Accession Number: 3507
Title: Rent Reduction Credit Feature of the Section 8 Existing Housing Program.
Author(s): Khadduri, Jill
Publication Date: 07/1980
Performing Organization(s): U.S. Department of Housing and Urban Development
Washington, DC
Availability: HUD USER, P.O. Box 23268, Washington, DC 20026-3268; phone (800) 245-2691; fax (202) 708-9981; or TDD (800) 927-7589
Descriptors: Sec 8 Existing Housing Prg. Rent discounts. Effects of government policies.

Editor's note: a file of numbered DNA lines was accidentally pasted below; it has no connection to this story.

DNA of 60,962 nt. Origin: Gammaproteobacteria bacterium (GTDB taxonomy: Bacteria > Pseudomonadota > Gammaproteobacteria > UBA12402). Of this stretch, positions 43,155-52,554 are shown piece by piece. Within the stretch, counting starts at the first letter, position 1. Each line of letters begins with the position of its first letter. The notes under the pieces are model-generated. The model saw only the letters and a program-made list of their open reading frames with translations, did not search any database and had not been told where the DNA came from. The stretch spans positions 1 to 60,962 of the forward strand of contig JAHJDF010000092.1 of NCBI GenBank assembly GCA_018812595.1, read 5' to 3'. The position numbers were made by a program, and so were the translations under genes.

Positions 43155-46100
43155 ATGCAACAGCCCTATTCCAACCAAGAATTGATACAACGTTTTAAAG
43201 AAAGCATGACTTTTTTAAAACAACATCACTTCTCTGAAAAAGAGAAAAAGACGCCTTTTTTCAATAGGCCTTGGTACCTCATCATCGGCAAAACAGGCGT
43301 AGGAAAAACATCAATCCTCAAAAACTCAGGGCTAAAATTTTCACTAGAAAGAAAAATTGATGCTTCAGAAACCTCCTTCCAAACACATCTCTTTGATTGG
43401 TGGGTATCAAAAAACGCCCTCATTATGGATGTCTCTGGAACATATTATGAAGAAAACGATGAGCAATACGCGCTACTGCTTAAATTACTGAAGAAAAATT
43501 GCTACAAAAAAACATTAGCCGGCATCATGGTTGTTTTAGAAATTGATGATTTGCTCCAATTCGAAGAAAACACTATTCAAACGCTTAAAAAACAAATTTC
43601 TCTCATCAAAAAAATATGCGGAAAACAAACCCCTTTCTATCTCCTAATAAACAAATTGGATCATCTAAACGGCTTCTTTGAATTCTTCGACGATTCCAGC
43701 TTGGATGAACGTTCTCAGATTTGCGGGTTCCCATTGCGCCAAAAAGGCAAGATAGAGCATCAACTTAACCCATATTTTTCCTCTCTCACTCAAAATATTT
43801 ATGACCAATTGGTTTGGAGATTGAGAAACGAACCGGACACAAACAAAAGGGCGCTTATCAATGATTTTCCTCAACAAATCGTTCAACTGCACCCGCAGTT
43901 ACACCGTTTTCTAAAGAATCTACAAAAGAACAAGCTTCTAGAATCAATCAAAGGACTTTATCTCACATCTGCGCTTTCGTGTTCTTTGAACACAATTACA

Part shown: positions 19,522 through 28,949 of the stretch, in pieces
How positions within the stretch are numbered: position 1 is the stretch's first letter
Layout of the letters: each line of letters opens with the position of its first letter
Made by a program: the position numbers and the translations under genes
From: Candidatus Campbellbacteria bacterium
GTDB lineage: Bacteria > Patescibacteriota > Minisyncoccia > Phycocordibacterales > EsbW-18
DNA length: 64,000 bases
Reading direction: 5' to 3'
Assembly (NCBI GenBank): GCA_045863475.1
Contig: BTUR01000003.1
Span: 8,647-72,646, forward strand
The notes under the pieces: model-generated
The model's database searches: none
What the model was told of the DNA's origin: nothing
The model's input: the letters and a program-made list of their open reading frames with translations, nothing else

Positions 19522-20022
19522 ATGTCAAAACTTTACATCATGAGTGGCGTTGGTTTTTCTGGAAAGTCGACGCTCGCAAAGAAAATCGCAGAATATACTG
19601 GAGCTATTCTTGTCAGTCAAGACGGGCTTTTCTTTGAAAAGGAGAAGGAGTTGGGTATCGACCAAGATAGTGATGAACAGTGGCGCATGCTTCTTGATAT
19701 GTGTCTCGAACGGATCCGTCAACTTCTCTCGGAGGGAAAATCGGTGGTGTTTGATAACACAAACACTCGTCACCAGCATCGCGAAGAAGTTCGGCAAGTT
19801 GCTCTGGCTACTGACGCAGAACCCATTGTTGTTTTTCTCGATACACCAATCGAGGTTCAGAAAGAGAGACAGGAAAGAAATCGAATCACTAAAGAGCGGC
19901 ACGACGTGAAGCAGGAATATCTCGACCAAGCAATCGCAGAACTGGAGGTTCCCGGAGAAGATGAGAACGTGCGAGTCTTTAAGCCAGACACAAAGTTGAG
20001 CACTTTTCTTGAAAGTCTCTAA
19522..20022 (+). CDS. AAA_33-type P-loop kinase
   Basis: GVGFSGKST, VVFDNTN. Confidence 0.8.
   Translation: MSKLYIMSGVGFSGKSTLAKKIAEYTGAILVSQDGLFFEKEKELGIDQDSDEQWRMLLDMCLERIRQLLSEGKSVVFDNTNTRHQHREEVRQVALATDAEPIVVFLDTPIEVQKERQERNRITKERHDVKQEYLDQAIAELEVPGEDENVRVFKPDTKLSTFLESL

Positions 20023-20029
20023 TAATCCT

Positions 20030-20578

Abstract: As the Section 8 Existing Housing Program is now structured and administered, the rent reduction credit does not act as an effective mechanism for preventing unjustified rent increases (those increases which are not accompanied by commensurate increases in housing consumption for the family). The rent credit works as follows: if a family rents a unit below the rent ceiling or fair market rent listed on its Section 8 certificate, its contribution is no longer 25 percent of adjusted income; 25 percent of income minus a share of the "savings" are proportional to the family's contribution to the maximum allowable rent. This provision has not resulted in families finding lower rentals, partly because the current formula offers most families a trivial monetary incentive compared to the benefit they risk losing by failing to qualify for the program. An additional reason for the ineffectiveness of the incentive is that the program is administered so that calculations of the precise value of the subsidy are not the dominant influence on rent levels. There is a direct relationship between public housing authorities and landlords, and the public housing authorities play an active role in bringing units into the program and setting terms of the lease; hence, the rent credit would probably not be very effective even if it were modified to give all the savings to the family and if families were made aware of this potential for saving. Two directions which reform might take are (1) to make the rent credit part of a more general change in the program's structure and administration or (2) to accept the program's current overall structure and administrative patterns and institute measures designed to prevent unjustified rent increases within the context. Thirty-one footnotes are provided.